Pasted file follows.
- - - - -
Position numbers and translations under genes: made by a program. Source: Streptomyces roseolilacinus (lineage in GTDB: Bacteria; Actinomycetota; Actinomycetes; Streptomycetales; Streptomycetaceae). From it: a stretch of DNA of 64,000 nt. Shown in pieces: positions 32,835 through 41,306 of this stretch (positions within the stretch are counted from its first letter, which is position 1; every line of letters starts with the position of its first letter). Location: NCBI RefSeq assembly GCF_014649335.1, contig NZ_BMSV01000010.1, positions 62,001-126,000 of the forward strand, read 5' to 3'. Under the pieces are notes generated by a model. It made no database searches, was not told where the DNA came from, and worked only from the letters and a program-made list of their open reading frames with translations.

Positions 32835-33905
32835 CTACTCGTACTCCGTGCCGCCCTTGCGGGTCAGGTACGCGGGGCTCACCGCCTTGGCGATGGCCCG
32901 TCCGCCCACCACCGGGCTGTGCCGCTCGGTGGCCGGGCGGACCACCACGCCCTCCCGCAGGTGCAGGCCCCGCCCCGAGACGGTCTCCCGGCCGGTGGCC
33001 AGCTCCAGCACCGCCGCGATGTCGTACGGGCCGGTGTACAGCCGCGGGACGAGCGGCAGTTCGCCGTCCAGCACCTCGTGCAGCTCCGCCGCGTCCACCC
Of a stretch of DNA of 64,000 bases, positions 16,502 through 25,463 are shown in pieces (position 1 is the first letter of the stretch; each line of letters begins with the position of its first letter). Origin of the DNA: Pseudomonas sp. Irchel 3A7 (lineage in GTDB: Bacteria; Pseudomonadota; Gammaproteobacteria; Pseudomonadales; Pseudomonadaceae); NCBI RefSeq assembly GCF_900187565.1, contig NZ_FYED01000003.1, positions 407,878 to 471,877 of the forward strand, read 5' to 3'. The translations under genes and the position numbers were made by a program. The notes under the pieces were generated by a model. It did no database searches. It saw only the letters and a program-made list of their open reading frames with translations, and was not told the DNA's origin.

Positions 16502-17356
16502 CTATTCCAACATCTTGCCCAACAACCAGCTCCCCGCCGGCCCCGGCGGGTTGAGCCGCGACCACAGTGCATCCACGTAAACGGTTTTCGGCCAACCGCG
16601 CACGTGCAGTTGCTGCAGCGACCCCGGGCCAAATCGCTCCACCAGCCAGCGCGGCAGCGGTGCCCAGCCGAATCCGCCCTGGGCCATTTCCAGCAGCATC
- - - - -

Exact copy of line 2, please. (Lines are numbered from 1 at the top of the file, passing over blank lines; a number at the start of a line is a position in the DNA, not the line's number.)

Positions 32835-33905